Friday, 11 November 2011

Remembering Tomorrow

Today is Armistice Day, one of a number of opportunities to do something vitally important to preserving a hopeful tomorrow - remembering yesterday.

This is one of the days when I hope that the entire blogosphere will write about the same thing, because to me, this is so important. 

Anamnesis, that whole notion of memory, is one of the fundamental heartbeats of sacramental Christianity. It is that moment, during the Prayer of Consecration when we remember the great act of sacrifice made by Jesus Christ for us. Christian Anamnesis shares much with the Jewish notion of Yad Vashem, and is placed before us in our thoughts today, and this week. 

Remembering, that means by which we re-assemble [re-member] something from our past is perhaps the best way of learning how to live in the future. Today, of course, we remember a specific historical event, that being the end of the Great War in 1918. Sunday sees the broader Remembrance Sunday, when we are called as a nation, to re-member those young men and women whose lives were taken from them in the worst of circumstances, and for a cause not of their choosing. Last week, we had the spiritual component to all of this when we remembered the faithful departed on All Souls Day. 

I once heard it said that all this remembering should reach a natural conclusion and that we should perhaps draw an end to the practice. It was suggested that we should do that when the last survivor of the Second World War succumbs to death. It is easy to forget that our "war dead" is a community that almost daily increases. Last Sunday, among the list of those who had died in our community, I read out the considerable list of more young men and women who have died for their country during 2011. A new name has been added even since Sunday. 

The simple fact behind all of this is that the names we remember are those who did not choose death. They did not choose war. They just agreed to serve. Added to the list of our war heroes, we must also remember the people who died away from the front-line - those at home bombed in their beds, the countless millions of the Shoah genocide (Jews, Roma, Jehovah Witnesses, those with learning difficulties and physical disablements and so many others), those who died servicing the machines of war, those who patrolled our streets at home, those women who died in the factories that supplied the front-line, those who died of war-related symptoms many years after the ceasefire, family members who died of heartbreak in the wake of losing their life's love - countless myriad millions of people who did not choose death. 

Half of today is about remembering those who died on our behalf. They died for you. They died for me. They died for our children. The other half is to remember tomorrow - that fateful day when we can stop choosing war over compassion and generosity, when we give instead of take, when we can dream of waking  to a day where no-one will die violently at the hands of another human being.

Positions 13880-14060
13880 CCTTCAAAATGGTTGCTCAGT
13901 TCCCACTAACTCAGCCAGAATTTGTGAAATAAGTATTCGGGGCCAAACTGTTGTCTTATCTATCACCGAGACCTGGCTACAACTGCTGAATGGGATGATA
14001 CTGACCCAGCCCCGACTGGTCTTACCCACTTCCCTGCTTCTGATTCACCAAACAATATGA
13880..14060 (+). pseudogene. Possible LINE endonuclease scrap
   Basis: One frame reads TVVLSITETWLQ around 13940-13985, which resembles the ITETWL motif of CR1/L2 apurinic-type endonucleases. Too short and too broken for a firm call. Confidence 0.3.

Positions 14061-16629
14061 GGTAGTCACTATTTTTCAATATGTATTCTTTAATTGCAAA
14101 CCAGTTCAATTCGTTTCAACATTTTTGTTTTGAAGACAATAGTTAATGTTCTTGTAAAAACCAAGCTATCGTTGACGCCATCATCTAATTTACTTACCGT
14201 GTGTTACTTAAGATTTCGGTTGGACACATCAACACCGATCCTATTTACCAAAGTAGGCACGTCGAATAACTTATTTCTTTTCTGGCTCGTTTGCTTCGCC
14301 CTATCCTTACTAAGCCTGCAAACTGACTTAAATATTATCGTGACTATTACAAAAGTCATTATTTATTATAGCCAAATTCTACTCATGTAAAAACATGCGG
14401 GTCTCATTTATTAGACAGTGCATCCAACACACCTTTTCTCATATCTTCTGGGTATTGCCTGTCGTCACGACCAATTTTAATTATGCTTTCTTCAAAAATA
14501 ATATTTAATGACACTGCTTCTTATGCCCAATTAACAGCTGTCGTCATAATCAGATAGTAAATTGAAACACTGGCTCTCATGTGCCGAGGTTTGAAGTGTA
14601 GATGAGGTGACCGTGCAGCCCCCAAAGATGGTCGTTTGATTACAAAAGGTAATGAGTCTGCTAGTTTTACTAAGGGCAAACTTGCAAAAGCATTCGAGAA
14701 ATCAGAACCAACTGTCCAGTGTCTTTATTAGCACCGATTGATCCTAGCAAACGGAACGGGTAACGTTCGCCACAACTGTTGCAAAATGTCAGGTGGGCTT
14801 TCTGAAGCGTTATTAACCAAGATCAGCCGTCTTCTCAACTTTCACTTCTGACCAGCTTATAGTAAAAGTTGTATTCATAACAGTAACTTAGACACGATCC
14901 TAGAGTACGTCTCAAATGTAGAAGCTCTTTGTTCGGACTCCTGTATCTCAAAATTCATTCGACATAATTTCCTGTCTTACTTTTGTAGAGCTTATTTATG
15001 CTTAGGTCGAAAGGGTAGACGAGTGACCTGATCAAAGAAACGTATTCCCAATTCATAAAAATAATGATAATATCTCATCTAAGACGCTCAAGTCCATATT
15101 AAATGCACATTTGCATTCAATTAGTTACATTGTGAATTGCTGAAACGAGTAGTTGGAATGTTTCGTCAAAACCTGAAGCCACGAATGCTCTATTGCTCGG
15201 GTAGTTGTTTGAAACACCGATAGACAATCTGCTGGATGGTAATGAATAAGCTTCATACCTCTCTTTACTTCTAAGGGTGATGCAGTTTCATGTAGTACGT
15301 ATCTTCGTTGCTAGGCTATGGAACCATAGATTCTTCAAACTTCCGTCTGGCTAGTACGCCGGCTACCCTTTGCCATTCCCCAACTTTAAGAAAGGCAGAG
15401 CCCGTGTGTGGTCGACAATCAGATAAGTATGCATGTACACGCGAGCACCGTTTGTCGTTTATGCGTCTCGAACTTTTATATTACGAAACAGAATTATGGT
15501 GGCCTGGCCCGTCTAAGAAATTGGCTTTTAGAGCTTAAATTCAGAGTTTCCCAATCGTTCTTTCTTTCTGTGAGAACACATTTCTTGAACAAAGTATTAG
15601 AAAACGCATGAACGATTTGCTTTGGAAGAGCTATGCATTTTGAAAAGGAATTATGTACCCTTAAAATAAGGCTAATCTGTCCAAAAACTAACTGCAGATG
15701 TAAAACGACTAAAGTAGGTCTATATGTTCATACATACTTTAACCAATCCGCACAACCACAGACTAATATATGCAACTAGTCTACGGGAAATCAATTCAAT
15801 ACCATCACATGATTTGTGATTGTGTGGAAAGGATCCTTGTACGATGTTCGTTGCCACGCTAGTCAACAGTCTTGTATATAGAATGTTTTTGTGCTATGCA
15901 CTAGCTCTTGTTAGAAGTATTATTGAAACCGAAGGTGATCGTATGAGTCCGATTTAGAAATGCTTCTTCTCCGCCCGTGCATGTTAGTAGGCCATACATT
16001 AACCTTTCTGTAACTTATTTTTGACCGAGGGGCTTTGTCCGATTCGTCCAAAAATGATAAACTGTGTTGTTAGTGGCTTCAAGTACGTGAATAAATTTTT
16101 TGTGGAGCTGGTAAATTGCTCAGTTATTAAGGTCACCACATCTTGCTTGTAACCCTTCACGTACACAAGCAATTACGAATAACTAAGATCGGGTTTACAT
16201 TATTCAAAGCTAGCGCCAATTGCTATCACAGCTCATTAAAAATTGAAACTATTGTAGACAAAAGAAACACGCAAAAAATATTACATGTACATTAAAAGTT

They shall grow not old as we that are left grow old; age shall not weary them, nor the years condemn. At the going down of the sun and in the morning, we will remember them.

When you go home tell them of us, and say for your tomorrow we gave our today


  1. Every word of it true, yet still only half the story. Let us also remember all those who died in the camps in Germany, Poland and Burma.
    Still not the whole story. The terrible death-toll as a result of the Nuclear Bombs dropped on Hiroshima and Nagasaki wiped out countless thousands.
    War is not glorious, it is an evil necessity, a last resort and there are no winners.

  2. You are right - it is a list that is endless ... thanks for adding to it!

  3. You are the first person who I have seen write about those not directly on the front line that were killed - or whose lives were damaged for ever, every soldier had a family.

  4. A plea to remember too those men and women who were - and too often still are - considered enemies. The vast majority of them suffered and died in conflicts that they did not want to be part of, any more than our won war-dead did.

  5. David, I so agree with you that we should remember all who are casualties of war, military and civilian and on whichever side. My grandfather lost his younger brother and a great deal of his own hearing in WW1, both of which losses coloured his life forever.

  6. You're so right about the need to be united in remembering and in looking forward with hope.



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